Updated Race and Ethnicity Collection Categories—To comply with the race and ethnicity designations specified by the U.S. Office of Management and Budget and to better reflect the changing composition of America, the UCR Program will now collect five race categories and two revised ethnicity categories. The race categories are White, Black or African American, American Indian or Alaska Native, Asian, and Native Hawaiian or Other Pacific Islander. The ethnicity categories are Hispanic or Latino, and Not Hispanic or Latino. These designations apply to all facets of the UCR Program in which race and ethnicity are captured for victims, offenders, arrestees, and racial bias types. These include the SRS, NIBRS, Law Enforcement Officers Killed and Assaulted (LEOKA), hate crime, cargo theft, and human trafficking data collections.

Although the FBI’s national UCR Program will begin accepting the new, more detailed data beginning January 1, not all local, county, state, tribal, and federal agencies are necessarily equipped to report the modified records. The FBI anticipates a number of agencies will continue to make the required changes in the months to come.

In addition to expanding the UCR Program’s data collection, the UCRRP aims to improve the overall methods by which the FBI accepts, processes, checks, and publishes data. For starters, the UCR Program is getting a new, more efficient system capable of relating and storing more data than ever before. To help streamline the submission process, the UCR Program will stop accepting paper submissions and Portable Document Format files in 2013 (except for agencies that have established a transition plan for a brief extension). This automation will include internal data quality checks sooner and enable staff to supply results back to contributors faster. Ultimately, the program will be able to provide a more timely, detailed, and relevant snapshot of crime in our nation that will help law enforcement in the allocation of resources.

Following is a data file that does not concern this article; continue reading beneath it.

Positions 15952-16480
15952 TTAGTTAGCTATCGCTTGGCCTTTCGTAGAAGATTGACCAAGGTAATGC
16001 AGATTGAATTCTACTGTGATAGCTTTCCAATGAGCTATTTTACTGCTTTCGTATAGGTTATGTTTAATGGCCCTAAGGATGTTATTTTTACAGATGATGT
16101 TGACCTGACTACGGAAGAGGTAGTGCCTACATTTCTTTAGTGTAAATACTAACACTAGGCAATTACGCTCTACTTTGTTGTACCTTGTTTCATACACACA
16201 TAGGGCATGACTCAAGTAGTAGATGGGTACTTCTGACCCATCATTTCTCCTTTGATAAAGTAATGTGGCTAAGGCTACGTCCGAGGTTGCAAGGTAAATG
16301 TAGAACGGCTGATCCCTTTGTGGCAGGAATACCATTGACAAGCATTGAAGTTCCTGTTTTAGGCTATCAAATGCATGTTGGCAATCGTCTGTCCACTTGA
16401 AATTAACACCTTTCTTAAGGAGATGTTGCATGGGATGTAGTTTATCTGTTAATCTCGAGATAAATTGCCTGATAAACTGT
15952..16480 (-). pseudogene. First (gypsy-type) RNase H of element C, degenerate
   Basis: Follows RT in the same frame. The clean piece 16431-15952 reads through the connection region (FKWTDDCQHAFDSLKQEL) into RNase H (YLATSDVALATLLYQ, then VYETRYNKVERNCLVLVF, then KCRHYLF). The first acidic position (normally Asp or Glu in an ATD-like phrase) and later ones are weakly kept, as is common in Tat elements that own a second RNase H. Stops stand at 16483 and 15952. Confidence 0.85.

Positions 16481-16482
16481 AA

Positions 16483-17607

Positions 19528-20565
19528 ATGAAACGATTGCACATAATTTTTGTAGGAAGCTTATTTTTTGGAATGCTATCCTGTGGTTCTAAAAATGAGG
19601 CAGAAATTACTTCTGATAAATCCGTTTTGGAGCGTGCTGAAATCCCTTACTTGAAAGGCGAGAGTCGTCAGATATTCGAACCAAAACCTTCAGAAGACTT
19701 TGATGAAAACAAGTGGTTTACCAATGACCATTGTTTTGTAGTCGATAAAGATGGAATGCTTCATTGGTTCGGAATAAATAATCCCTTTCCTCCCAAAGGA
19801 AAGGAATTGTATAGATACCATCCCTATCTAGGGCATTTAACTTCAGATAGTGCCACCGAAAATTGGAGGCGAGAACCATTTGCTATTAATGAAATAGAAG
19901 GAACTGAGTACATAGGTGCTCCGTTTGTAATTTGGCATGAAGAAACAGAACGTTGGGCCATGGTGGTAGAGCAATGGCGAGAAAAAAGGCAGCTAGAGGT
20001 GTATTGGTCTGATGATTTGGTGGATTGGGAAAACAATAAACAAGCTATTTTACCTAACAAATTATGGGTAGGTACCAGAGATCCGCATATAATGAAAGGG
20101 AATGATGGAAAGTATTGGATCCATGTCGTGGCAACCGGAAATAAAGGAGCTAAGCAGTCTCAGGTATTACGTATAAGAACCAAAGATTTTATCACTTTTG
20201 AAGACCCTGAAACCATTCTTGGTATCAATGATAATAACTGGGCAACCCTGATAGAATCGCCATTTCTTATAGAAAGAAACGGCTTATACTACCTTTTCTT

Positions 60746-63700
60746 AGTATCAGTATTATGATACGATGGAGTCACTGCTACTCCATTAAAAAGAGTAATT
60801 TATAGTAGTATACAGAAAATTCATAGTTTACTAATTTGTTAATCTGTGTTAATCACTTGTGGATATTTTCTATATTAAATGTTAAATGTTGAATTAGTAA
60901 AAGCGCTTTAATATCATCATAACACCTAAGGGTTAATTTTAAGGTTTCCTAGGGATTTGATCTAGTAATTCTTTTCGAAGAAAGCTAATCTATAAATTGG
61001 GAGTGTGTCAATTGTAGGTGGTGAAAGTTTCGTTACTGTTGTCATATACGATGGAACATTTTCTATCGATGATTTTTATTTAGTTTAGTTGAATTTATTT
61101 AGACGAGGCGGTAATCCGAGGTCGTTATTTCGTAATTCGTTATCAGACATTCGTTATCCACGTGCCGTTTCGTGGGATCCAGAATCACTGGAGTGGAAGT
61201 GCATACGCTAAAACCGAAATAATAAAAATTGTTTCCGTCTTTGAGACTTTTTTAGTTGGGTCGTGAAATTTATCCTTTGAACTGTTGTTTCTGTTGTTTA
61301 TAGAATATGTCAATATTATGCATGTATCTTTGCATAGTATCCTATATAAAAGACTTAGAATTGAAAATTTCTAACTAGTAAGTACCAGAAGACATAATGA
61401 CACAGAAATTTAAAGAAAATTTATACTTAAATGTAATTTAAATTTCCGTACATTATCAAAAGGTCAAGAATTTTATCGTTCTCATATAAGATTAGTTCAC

Agencies with questions concerning these pending system changes should contact their state UCR Program managers or the UCR Program’s Crime Statistics Management Unit by e-mail at cjis_comm@leo.gov or by telephone at (304) 625-4830.

UCR: More Than Meets the Eye

It takes the combined efforts of thousands of law enforcement agencies reporting data on the crimes brought to their attention before a news anchor says  “New numbers released by the FBI report that the level of crime is on the move….” In its administrative role of the Uniform Crime Reporting (UCR) Program, the FBI collects, verifies, publishes, and audits crime data. The program’s primary objective is to generate sound, useful information for law enforcement administration, operation, and management. Although the Summary Reporting System (SRS)—the traditional counting of eight violent and property crime offenses—represents UCR to most people, it is just one of two ways that agencies submit their offense and arrest data, as well as some of their data concerning law enforcement officers killed and assaulted. The other way agencies submit data is through the National Incident-Based Reporting System (NIBRS), which uses up to 58 data elements to collect details about incidents, offenses, and law enforcement officers killed and assaulted. NIBRS submissions also include data on other facets of UCR such as hate crime, cargo theft, and (beginning January 1) human trafficking. Agencies that report their offense and arrest data via the SRS must make separate electronic submissions for those other facets of data.

For more information about the UCR Program visit http://www.fbi.gov/about-us/cjis/ucr.